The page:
Times are tough. Many people are wondering what their options are when it comes to working their way out of a tough financial bind. Some are even considering taking out a hardship withdrawal on their 401K. What is this and should this be an option one should consider?
A hardship withdrawal is an option that will allow you to take money from your 401K. But it has to be approved by your employer. You also have to prove that you are in indeed suffering from a hardship and are in a real bind. What kinds of financial binds will generally qualify a person to be approved for such a withdrawal?
• Uncovered medical expenses
• College expenses
• Not being able to pay your mortgage and your home is about to go into foreclosure
What are the rules that will be applied to you and your 401K if you take out this hardship withdrawal on your 401K by the IRS?
• The amount you withdrawal is going to be considered taxable income come tax time. This means your taxes may raise or you may not get your usual refund.
• You will have to pay a 10% penalty for taking out the hardship withdrawal if you are under 55 ½ years of age. Most people who have to take out these hardship withdrawals are between the ages of 39 and 55 years of age.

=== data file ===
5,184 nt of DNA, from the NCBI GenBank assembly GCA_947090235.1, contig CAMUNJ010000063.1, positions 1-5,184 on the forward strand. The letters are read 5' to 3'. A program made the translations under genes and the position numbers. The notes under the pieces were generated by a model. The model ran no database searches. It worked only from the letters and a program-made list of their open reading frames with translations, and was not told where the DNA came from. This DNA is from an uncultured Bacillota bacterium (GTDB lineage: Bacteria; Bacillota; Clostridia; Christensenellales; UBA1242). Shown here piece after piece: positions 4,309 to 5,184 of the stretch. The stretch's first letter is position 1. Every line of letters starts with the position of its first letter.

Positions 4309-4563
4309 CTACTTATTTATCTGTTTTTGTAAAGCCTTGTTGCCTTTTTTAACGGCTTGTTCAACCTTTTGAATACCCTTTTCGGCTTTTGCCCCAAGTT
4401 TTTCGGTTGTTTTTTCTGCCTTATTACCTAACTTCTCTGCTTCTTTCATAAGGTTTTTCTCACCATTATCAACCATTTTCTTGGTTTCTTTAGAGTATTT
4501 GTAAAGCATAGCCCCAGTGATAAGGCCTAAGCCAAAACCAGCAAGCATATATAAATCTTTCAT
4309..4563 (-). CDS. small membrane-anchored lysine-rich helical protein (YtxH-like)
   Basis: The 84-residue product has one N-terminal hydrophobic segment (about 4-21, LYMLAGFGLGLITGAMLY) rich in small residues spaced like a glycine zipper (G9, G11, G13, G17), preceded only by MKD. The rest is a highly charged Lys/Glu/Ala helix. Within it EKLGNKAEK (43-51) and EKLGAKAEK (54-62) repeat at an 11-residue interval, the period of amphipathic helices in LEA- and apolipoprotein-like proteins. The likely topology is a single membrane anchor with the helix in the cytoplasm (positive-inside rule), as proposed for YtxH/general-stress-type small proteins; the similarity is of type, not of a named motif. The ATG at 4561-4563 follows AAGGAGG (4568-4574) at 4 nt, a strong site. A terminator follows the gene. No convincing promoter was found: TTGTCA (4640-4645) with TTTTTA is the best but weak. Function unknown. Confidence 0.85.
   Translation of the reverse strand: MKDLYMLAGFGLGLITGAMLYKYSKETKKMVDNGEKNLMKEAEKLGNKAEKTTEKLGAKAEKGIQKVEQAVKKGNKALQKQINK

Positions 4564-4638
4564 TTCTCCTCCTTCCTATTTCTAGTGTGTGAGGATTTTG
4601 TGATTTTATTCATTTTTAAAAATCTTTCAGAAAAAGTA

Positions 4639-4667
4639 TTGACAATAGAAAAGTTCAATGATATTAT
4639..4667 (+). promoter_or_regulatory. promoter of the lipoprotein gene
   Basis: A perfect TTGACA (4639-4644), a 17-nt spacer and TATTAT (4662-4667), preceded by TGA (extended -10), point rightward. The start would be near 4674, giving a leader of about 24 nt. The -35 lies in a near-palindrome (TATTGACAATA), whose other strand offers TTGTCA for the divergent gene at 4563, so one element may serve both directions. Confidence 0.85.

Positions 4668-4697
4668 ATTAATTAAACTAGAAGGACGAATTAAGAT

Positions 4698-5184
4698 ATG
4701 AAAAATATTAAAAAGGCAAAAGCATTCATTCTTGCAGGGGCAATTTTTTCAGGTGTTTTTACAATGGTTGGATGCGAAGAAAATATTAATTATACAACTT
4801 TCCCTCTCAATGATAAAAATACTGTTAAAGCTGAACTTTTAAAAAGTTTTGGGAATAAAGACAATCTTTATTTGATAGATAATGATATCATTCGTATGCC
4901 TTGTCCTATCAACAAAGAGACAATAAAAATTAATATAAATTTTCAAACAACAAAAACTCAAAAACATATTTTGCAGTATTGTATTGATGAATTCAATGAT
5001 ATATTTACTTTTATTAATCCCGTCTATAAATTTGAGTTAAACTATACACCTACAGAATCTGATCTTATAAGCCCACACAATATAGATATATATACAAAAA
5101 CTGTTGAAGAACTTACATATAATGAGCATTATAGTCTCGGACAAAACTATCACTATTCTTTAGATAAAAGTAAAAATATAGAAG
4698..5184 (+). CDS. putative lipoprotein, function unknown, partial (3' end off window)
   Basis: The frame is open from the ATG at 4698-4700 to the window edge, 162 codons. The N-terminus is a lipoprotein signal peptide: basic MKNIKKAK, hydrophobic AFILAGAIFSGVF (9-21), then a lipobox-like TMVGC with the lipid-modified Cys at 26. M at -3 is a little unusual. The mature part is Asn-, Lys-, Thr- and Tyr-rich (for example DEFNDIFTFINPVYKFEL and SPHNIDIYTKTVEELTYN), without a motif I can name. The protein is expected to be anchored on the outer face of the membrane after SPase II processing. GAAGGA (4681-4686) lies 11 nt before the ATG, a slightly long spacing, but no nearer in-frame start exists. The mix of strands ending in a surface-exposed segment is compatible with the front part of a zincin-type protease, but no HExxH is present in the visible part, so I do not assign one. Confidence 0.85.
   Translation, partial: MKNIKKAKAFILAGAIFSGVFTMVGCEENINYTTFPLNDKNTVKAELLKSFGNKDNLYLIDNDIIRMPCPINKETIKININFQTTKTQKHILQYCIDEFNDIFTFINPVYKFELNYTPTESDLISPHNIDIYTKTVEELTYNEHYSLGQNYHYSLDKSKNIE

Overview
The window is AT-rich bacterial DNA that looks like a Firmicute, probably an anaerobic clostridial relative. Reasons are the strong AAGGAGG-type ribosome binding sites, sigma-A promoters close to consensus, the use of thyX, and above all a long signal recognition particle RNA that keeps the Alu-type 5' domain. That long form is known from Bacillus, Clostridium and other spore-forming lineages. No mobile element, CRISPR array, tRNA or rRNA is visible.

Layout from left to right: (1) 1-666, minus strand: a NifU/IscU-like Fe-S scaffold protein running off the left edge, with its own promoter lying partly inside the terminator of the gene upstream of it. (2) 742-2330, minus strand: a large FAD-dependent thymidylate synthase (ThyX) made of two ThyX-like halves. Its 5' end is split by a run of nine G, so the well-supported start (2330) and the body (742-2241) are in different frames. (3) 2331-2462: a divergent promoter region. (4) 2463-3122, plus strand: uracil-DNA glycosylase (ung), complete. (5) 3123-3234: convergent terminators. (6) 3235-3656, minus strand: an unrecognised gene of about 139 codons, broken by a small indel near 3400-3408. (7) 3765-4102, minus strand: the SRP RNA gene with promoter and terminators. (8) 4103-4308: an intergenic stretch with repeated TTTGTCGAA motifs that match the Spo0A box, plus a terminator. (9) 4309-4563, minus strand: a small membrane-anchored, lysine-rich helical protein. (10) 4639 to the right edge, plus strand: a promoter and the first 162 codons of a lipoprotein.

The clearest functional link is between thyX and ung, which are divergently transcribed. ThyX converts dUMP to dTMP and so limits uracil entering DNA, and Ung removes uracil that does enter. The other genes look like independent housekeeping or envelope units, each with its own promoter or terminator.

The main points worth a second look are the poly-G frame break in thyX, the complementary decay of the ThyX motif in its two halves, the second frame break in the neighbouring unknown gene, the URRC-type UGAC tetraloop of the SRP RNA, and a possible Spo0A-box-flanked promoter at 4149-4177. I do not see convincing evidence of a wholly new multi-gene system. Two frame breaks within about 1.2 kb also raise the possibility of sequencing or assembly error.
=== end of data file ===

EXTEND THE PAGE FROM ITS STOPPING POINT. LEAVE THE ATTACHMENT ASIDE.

• You are prohibited to make contributions to your 401K for six months after you take out this hardship withdrawal.
• You can’t replace the money you took out of your 401K.
Remember the above rules are not set by your employer, they are set by the IRS, and your employer has no choice but to abide by them.
Other options you may want to consider besides withdrawing from your 401K are:
• Taking out a loan against your 401K. This loan is not taxable, there is no penalty for taking it out and you can still contribute to your 401K.
• Roll your 401K into an IRA. IRA’s are considered taxable income.
Withdrawing from your 401K as a hardship withdrawal is a serious step to make. Please make sure this is your only course of action before doing so.
Note to remember if you are in a real financial bind, both IRA’s and 401K’s are exempt from bankruptcy.